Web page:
Tinder to Launch Selfie Verification System, Other Safety Features

Biometrics News - Tinder to Launch Selfie Verification System, Other Safety Features

Mobile dating app Tinder is getting set to launch new safety features in an update that will include requiring users to verify their identity via a selfie, as well as a new panic button feature and a way to flag potentially offensive messages.

The identity verification feature will ask users to take a real-time selfie that will then be sent to Tinder’s community team to match against their profile photo. If the photos line up, the user will then be verified via a blue check mark — similar to what apps like Twitter use to verify users — giving potential dating matches the peace of mind that they aren’t being catfished.

Tinder also hasn’t commented on if the verification check marks will have an expiry date. Because people are free to change their looks and their profile pictures, it may be the case that a new verification selfie will be required every so often, or at least every time a profile photo is updated. It’s also possible that the blue check marks will simply expire after a set period and profiles will need to be re-verified once they do.

At first, the photo verification will be done by humans, but Tinder says the goal is to pass the task off to artificial intelligence software, though no timeline for this has been set as of yet.

The other new feature to come to Tinder through the update is a way to block or flag offensive messages, and it will slowly roll out to “select markets”. The app says that this will eventually lead to an ‘undo’ option, that will allow users to unsend a potentially offensive message.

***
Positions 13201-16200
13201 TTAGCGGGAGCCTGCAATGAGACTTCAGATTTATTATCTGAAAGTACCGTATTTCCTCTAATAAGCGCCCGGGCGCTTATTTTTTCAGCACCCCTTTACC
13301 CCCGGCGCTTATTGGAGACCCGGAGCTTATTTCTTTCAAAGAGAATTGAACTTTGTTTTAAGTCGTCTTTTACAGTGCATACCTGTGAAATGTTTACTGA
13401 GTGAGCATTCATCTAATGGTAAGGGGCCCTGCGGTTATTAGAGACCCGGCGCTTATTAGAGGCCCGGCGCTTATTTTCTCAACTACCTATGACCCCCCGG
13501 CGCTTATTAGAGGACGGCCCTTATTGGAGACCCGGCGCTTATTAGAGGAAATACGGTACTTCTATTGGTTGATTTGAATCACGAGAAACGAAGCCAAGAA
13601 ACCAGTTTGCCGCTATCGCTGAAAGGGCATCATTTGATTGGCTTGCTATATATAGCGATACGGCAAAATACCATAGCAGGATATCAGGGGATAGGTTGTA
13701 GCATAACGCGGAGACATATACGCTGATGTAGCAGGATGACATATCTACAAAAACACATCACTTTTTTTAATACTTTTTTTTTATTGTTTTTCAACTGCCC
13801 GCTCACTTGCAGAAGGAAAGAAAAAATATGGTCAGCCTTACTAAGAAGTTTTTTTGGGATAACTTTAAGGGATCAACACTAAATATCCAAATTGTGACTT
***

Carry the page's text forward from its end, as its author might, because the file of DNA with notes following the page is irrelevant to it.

Finally, the partnership with Noonlight will give U.S.-based users free access to that app, including access to a new ‘safety center’, which will contain resources and tools about online dating. Noonlight also provides on-call emergency service assistance, and syncs automatically with various apps and devices.

Users can choose to display a badge on their Tinder profile as a way of saying they are protected by Noonlight, and can tell both Tinder and Noonlight with whom they are going on a date, and a button on the app can be held down to summon emergency services should they be required.

Upon activating this feature, users will be texted, and then called. If they wish to cancel the alert, the app will ask for a PIN, and if no action is taken emergency services will be alerted.

Sources: The Verge, Huffpost